Posterior approach: A curved incision is made just posterior to the greater trochanter. This traditional surgery is performed by splitting the fascia lata and gluteus maximus muscle, followed by the external rotators of the hip. This enables the surgeon to have a much better view of the acetabular joint and hence can be performed in obese patients or those with complex disease.
Other techniques may involve a lateral, anterolateral or posterolateral approach, or may attempt minimally invasive technique with a posterior approach.
This will give a better view of some incisional scars.
Observe the gluteus maximus, medius and minimus for any wasting. Once again, check for any scars.
At this point, whilst the patient is standing, you may wish to perform one of the “special tests” and check for Trendelenburg’s sign.
Set the bed flat and ask the patient to lay down with their knees fully extended. Once again look for any muscle wasting and any obvious leg length discrepancy. Perform a closer inspection for any swellings or scars. Swelling at the hip is suggestive of hip bursitis.
Inflammation of any of the bursa (fluid-filled sac) in the area surrounding the acetabular joint. This may be caused by muscle overuse or inflammatory pathologies such as rheumatoid arthritis and osteoarthritis.
Assessment of leg length discrepancy
It is important to distinguish between a true leg length discrepancy and a false one, the latter of which may be due to a lateral pelvic tilt.
Use a measuring tape on each limb to compare the distance between the anterior superior iliac spine and the medial malleolus. This distance is the true leg length, and therefore if there is a difference then there is a true leg length discrepancy.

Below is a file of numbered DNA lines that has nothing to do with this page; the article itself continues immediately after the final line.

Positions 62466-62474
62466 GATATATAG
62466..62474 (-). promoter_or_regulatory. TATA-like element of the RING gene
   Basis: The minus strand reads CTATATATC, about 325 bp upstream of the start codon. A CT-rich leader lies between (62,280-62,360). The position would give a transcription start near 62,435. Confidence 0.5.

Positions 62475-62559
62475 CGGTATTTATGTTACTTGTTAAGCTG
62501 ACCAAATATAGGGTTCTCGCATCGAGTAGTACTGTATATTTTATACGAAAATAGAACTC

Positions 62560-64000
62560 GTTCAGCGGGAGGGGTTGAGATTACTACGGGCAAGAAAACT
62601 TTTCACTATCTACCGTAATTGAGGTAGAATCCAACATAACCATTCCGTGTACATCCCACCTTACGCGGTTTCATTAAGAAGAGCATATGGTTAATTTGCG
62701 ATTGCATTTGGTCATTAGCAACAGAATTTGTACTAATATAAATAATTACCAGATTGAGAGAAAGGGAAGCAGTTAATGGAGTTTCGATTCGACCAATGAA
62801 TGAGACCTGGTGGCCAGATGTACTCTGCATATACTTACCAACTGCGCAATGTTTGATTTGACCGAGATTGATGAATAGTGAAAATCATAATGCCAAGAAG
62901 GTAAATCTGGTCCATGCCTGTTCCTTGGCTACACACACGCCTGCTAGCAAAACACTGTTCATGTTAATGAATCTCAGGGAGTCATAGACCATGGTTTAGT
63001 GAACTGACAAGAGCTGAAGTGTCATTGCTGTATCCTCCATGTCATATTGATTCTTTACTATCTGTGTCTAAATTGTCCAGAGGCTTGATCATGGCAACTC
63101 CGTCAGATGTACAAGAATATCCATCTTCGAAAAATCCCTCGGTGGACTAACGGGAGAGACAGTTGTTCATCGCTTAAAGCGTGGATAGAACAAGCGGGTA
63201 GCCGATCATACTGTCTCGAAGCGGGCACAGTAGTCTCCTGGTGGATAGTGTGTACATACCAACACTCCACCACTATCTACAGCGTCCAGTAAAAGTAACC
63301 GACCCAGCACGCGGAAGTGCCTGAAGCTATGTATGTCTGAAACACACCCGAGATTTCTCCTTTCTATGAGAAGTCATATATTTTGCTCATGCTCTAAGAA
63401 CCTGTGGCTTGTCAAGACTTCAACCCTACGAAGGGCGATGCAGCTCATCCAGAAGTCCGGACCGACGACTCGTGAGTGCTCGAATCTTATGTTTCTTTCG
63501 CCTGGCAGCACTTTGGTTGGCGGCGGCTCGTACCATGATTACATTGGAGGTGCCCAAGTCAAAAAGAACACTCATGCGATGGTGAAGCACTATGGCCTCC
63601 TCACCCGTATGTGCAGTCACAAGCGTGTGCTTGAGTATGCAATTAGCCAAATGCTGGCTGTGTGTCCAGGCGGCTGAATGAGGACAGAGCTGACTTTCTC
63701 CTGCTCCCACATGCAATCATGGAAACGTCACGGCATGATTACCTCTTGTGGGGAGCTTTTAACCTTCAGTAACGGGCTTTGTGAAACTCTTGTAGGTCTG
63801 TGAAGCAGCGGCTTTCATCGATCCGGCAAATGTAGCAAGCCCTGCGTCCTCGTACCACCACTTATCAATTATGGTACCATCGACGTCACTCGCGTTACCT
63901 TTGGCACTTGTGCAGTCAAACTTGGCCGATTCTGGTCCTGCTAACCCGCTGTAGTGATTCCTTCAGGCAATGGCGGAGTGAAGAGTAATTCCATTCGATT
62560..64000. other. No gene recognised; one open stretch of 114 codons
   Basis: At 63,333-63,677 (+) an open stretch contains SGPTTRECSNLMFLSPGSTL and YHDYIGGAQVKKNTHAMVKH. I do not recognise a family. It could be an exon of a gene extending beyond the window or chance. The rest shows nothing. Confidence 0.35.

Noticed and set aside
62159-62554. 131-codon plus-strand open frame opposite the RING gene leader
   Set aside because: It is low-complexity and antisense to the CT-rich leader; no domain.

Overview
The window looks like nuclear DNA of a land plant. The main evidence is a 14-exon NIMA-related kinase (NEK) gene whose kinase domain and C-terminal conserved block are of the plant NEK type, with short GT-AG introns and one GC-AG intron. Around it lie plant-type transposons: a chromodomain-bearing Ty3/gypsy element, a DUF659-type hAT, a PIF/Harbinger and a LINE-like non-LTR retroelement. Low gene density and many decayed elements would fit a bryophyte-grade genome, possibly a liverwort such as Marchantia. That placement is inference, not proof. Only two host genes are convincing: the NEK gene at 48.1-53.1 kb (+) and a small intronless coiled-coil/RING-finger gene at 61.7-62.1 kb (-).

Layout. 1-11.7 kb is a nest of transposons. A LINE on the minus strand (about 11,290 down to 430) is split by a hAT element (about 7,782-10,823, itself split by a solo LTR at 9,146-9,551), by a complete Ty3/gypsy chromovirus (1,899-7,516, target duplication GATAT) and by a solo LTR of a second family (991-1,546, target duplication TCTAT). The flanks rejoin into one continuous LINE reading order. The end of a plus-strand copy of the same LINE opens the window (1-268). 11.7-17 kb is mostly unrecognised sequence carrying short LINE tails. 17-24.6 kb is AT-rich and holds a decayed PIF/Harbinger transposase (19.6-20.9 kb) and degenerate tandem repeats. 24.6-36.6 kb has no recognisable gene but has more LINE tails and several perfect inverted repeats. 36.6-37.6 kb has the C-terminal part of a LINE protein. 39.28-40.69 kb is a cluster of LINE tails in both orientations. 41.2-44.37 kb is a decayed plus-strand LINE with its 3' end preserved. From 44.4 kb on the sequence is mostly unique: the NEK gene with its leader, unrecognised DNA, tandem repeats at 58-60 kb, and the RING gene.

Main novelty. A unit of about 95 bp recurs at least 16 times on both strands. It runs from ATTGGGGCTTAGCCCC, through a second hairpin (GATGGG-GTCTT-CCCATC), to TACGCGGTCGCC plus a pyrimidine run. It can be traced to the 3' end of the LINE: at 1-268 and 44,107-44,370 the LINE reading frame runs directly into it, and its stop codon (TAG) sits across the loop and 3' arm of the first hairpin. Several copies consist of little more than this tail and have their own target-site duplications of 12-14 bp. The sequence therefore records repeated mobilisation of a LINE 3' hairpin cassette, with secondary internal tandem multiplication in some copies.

Next, record and compare the distance between the xiphisternum and the medial malleolus on either limb. If there is a difference, and the true leg lengths are the same, then there is a false leg length discrepancy, which is most likely due to a lateral pelvic tilt.
Assessment of temperature
Using the back of your hands, palpate both hip at the same time. Crudely assess for any increase in temperature on either side, as this may suggest an underlying inflammatory process such as septic arthritis, or reactive arthritis.
Septic arthritis is joint inflammation due to infection, most commonly by bacteria such as staphylococci, streptococci or Neisseria gonorrhoeae. The joint will be warm, painful and swollen, with the patient often having a fever. The joint pain can be so severe that the patient is unwilling to move it.
Reactive arthritis is a sterile joint inflammation which occurs due to a bacterial infection taking place elsewhere in the body. The infection will result in cross-reactivity resulting in a warm, painful and swollen joint. Often there will be multiple extra-articular features such as conjunctivitis or urethritis which are also due to cross-reactivity.
Palpate the greater trochanter on either side for any tenderness. If present, this suggests trochanteric bursitis, inflammation of the bursa at the greater trochanter.
Range of movement
Test the active range of movement of each hip, remembering to start with the “good” hip.
Flexion: Ask the patient to bring their knee towards their chest. Expect an acute angle of 60° or lesser
Extension: Ask the patient to completely straighten out their limb and then press your hand down into the bed.
Passively move each limb individually with one hand, attempting to elicit maximum flexion.
Next flex the knee joint to 90°. Keep one hand on the knee and the other on the patient’s heel in order to assess the rotation of the hip. Start with the “good” hip.
Internal rotation: Rotate the patient’s foot laterally such that the knee points medially. There should be roughly 45° of internal rotation.
External rotation: Rotate the patient’s foot medially such that the knee points laterally. There should be roughly 45° of external rotation.
Straighten out both limbs, and again starting with the “good” hip, place one hand on their ankle and the other on their contralateral iliac crest. Assess both abduction and adduction at each hip.